1. Move only the snow you need to. During the morning rush to move snow it is important to identify the areas where snow does not have to be removed. These areas can be dealt with in the period after the day’s race. Encourage workers to remain clear of these areas.

[edit] Other Principles

Boot Packing The mechanical reworking of snow to harden it and to prevent depth hoar formation, usually by a large number of people walking up and down the slopes. This affects deeper layers than ski-cutting. This compresses any depth hoar which has formed and helps prevent its formation by decreasing pore space. Boot packing increases snow density and strength. This method is generally limited to small areas due to the manpower required.
Boot Packing The mechanical reworking of snow to harden it and to prevent depth hoar formation, usually by a large number of people walking up and down the slopes. This affects deeper layers than ski-cutting. This compresses any depth hoar which has formed and helps prevent its formation by decreasing pore space. Boot packing increases snow density and strength. This method is generally limited to small areas due to the manpower required.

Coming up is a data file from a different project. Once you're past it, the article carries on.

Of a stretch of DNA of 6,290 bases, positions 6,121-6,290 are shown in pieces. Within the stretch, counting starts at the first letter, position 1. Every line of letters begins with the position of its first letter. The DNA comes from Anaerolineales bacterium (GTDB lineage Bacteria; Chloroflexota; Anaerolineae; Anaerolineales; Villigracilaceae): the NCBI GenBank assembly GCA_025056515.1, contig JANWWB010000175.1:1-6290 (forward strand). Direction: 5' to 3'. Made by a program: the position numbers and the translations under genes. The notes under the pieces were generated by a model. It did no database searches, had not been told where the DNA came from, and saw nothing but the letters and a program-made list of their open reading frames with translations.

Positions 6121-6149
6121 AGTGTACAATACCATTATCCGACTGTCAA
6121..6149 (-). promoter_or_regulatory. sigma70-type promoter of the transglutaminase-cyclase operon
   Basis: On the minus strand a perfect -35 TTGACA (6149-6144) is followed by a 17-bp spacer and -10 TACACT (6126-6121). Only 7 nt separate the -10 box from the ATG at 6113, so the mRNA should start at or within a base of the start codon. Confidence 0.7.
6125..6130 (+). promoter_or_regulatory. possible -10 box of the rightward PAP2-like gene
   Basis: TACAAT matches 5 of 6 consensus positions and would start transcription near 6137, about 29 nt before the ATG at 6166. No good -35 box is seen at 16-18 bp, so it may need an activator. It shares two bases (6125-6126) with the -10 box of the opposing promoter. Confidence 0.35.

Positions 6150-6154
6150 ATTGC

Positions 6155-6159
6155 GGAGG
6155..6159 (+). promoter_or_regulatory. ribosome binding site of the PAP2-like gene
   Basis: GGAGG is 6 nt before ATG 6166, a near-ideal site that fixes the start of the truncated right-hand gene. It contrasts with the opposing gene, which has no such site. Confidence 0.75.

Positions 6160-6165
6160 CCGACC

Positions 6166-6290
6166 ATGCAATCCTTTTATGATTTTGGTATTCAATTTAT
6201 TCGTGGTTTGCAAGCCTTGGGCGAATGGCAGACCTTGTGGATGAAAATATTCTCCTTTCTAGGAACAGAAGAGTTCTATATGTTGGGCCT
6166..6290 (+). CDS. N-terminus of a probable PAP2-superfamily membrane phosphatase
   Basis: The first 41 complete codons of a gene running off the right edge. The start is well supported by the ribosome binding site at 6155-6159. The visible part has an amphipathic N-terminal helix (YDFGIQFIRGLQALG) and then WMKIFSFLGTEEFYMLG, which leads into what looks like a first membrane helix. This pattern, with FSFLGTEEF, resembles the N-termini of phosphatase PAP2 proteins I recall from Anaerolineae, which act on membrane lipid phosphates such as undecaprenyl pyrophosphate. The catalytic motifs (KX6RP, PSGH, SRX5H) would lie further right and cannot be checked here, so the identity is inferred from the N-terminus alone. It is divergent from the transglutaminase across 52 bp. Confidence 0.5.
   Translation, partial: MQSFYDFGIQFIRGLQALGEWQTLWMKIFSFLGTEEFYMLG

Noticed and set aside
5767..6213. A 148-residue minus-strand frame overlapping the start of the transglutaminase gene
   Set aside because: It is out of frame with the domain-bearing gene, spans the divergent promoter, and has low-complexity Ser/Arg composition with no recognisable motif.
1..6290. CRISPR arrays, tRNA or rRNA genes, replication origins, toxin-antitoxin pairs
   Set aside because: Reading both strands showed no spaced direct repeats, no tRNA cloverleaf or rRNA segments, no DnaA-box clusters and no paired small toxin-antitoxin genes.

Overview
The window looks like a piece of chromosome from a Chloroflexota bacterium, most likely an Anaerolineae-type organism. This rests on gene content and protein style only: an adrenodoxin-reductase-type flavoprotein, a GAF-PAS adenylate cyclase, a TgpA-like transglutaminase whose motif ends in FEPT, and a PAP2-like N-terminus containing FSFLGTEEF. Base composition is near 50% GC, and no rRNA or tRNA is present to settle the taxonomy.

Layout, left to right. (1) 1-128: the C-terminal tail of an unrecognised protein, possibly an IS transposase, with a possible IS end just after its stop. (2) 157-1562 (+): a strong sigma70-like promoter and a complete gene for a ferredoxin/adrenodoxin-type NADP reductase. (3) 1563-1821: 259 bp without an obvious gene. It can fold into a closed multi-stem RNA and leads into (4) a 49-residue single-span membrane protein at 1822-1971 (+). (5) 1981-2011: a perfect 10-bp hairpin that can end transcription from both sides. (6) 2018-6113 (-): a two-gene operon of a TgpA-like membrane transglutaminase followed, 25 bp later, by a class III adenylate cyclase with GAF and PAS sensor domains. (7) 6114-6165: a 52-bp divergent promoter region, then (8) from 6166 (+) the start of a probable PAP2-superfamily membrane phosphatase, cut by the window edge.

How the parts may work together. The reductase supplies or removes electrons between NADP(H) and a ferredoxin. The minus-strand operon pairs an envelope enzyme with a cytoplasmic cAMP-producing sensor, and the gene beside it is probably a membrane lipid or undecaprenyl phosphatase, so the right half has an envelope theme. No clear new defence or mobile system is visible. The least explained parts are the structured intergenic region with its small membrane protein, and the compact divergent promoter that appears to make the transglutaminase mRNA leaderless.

People moving, means moving snow No matter how many or how few, every person who moves on the course, to some extent, moves snow.

More personnel and softer snow means more snow movement; harder snow means less snow movement.

A practical example of this is the formation of moguls on a ski run.

For this reason all worker movement inside the race arena must be carefully controlled. Worker routes and exits should be used as often as possible.

Any movement inside the race arena should be coordinated to assist the section leaders in completing their pre-race tasks, rather than disrupting their efforts.

[edit] Reference

  1. Wikipedia See Snow removal [1]


[edit] Also see


Return to Snow and Weather Glossary, Working with Snow, Freestyle Skiing